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Deadline looms for April 15 tax day

By ALLISON MILES
April 6, 2013 at 11:01 p.m.
Updated April 6, 2013 at 11:07 p.m.

David Lang, left, and his wife, Kimberly, right, have their taxes done by Lona Nesloney with Liberty Tax Service on Sam Houston Drive in Victoria. This is the Victoria couple's first time using the company.

Still need to file those taxes?

The Internal Revenue Service has a few tips to help ease the experience:

Don't delay.

• Avoid waiting until the very end. You may miss savings and are more likely to make errors.

Visit IRS.gov.

• The website offers a variety of tips and tools to help along the way.

Use Free File.

• Free, brand-name tax software is available for those who earn $57,000 or less. Those who make more than that and are comfortable doing their own taxes can use Free File Fillable Forms. Access these programs and forms at IRS.gov/freefile.

Try IRS e-file.

• Those who owe taxes can file now and delay payment until the April 15 deadline.

File on time.

• If you owe taxes when you file but can't pay it all by April 15, still file on time and pay what you can. This minimizes penalties and interest payments. You can also request an installment agreement. Apply using the Online Payment Agreement tool at IRS.gov, or Form 9465, available at IRS.gov, or by calling 800-TAX-FORM.

File an extension.

• If your return isn't ready by April 15, you can get a six-month extension. E-file the extension using the Free File program or Form 4868. Download the free form at IRS.gov or call 800-TAX-FORM to receive a form by mail.

Source: Internal Revenue Service news release

With one son already ruling the roost and a second born six weeks back, Johnny Varela's to-do list is filled with family time, trips to the store, diaper changes and more. Factor in a day job, and there isn't much wiggle room.

Still, the Victoria resident has one other task to work into the mix: his taxes.

"I've been busy working," the maintenance technician said, strapping 13-month-old son Zachary John Varela into his stroller. "I get out late, and by then, everything's closed. But I need to do it."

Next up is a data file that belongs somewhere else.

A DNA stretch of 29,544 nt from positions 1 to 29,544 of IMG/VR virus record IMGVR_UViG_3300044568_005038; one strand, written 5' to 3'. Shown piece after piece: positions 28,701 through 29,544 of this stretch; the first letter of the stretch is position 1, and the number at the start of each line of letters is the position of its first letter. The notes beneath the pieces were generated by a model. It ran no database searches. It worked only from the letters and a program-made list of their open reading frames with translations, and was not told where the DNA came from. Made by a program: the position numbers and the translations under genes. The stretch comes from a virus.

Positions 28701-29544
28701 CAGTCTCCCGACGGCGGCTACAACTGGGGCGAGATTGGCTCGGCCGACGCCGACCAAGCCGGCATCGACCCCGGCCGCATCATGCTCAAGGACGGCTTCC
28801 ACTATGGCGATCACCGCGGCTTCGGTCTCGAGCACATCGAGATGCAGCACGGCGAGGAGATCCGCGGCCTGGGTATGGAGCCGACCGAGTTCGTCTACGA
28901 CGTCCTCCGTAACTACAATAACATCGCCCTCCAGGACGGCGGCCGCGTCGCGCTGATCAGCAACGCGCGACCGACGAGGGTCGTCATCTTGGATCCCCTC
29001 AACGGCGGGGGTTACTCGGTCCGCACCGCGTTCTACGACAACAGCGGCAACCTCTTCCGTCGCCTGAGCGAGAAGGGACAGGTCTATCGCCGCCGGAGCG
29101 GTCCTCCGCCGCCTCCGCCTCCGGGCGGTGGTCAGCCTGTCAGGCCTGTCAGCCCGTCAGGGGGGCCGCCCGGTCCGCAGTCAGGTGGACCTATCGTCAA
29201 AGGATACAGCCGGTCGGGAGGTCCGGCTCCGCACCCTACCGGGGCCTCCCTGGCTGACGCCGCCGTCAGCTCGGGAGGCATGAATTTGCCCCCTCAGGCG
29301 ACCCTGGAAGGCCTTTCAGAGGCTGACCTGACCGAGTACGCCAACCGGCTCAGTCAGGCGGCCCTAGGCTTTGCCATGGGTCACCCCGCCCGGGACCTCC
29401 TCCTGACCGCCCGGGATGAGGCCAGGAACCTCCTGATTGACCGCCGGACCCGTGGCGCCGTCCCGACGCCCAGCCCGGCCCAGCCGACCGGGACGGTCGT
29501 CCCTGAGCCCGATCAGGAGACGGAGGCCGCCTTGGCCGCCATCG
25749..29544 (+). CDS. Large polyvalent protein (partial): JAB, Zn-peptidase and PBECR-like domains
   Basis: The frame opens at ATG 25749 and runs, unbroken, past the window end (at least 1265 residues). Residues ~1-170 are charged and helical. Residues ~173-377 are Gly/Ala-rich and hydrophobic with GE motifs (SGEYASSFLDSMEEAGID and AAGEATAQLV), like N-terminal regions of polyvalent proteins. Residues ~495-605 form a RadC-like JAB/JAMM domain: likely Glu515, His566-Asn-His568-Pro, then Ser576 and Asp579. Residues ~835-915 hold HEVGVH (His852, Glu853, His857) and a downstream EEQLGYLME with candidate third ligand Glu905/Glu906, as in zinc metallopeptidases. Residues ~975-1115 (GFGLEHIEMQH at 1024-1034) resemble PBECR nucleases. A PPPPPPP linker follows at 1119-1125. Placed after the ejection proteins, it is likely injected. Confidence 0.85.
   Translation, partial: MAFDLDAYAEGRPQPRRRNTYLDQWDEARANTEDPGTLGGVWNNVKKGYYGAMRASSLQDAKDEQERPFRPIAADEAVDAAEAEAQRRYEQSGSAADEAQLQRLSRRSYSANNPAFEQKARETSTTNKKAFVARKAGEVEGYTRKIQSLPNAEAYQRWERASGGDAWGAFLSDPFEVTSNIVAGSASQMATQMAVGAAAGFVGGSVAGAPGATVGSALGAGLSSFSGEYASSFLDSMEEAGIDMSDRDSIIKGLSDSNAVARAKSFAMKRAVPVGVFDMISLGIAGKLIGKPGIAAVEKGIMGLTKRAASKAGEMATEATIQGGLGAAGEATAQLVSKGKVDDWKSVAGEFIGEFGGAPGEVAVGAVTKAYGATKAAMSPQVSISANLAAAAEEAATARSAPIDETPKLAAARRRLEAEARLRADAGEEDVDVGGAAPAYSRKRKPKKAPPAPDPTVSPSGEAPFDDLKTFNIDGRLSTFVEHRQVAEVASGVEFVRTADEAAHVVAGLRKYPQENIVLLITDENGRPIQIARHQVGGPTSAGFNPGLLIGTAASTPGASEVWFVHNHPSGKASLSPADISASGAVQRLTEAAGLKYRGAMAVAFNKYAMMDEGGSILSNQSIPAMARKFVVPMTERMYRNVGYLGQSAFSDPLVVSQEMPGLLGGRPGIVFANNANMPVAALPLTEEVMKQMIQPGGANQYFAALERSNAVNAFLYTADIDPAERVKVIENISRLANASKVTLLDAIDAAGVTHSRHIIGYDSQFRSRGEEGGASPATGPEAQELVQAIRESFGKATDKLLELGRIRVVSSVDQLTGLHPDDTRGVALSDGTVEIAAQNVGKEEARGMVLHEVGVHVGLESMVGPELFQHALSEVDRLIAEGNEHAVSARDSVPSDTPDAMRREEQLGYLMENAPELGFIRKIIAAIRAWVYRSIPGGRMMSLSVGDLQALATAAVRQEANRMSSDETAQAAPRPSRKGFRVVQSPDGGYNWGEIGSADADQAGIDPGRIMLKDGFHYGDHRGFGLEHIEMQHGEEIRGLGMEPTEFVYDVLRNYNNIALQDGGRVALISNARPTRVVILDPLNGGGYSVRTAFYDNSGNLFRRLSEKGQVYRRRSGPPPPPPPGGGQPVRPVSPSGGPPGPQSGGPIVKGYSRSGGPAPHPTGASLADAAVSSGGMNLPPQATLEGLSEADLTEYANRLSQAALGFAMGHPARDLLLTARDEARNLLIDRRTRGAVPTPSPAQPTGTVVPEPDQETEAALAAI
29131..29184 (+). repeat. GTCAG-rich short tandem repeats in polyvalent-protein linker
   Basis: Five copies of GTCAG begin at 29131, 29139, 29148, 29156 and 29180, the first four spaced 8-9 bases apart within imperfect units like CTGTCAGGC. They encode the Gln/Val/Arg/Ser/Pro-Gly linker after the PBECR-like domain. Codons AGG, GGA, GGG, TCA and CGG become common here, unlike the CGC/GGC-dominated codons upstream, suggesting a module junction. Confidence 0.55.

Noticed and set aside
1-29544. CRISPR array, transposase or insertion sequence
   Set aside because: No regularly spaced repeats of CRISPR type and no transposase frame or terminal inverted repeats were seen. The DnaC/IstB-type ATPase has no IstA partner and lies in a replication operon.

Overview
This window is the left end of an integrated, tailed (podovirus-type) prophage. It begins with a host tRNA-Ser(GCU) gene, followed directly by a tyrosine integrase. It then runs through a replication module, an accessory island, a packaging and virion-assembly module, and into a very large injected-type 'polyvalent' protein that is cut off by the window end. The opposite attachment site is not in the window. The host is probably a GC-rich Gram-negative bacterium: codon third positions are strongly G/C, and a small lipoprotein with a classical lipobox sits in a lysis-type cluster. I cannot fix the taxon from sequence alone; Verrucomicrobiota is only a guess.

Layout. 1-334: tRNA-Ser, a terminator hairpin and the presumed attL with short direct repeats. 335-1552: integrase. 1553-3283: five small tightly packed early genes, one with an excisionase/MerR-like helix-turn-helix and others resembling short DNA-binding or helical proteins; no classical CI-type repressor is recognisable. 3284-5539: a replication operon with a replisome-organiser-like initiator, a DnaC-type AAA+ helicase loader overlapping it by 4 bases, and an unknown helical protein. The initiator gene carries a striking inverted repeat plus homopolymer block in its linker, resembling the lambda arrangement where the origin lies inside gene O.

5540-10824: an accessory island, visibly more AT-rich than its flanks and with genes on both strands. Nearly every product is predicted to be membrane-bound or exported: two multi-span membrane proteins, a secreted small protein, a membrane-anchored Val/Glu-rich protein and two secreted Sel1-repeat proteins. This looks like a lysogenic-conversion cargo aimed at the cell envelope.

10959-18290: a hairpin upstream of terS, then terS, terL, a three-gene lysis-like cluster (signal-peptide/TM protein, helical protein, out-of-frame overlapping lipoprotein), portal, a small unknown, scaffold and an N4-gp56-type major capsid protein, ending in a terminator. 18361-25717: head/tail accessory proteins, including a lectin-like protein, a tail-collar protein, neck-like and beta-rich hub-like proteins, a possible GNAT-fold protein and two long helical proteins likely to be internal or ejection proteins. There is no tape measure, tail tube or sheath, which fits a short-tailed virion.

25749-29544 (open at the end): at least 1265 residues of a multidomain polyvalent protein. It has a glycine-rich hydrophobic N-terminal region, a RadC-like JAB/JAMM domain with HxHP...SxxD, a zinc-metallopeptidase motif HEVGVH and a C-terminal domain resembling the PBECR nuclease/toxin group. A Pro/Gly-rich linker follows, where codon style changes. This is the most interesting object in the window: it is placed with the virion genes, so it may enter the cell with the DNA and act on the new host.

But Varela isn't alone.

As that looming April 15 deadline approaches, tax professionals say they prepare for an upswing in business.

The first six weeks of the season tend to be the busiest, said Lona Nesloney, manager of Liberty Tax Service on Sam Houston Drive. Still, she said, the final days bring an onslaught all their own.

"Then it's the people who don't have all their receipts together or have to file an extension," she said, noting her office remains open until nearly midnight toward the end. "The last two weeks are kind of crazy."

Late nights or not, Nesloney said the staff typically weathers the storm pretty easily.

"We're used to it," she said.

Belinda Santos owns Belinda Santos Tax Service and has been in the business nearly 13 years. Like Nesloney, she said she has adjusted to the season's highs and lows.

Although she doesn't have set hours - Santos works from home and adjusts to her clients' schedules - she even works Sundays as April 15 nears.

"I've gotten calls all morning from people wanting to set something up," she said Tuesday, noting she does about 500 returns a year. "I've even been calling some clients, reminding them the deadline's coming."

Not all tax businesses experience the same rush, however.

The season's final days bring in some - but not too much - extra business at El Campo's New Quest Tax Service, said Susana Cruz, a tax preparer with the company. Saturdays tend to be their busiest day.

Really, she said, the company's extra work comes from the employees' end.

"We focus on bookkeeping, so that's what we're crunching down on," Cruz said. "We're finishing up work for clients."

Cruz encouraged Crossroads residents who think they will owe money to file as soon as possible to avoid penalties and paying interest.

"The deadline is for those who owe," she said, noting people who will receive a refund can hold off. "Get in before the deadline."

As for Varela, he said he hopes to get the task out of the way soon but dreads the visit. A student loan, he said, will likely eat up any refund.

Still, he encouraged others to avoid waiting until the very end.

That's advice Amanda Vasquez, Varela's wife, took to heart. Although her husband has not yet filed, she did so early on.

With a new baby, that refund helped, she said.

"It's good to know it's done and out of the way," she said, rocking tiny Bradley Jax Varela in her arms. "But I think people should do whatever is best for them and their families."

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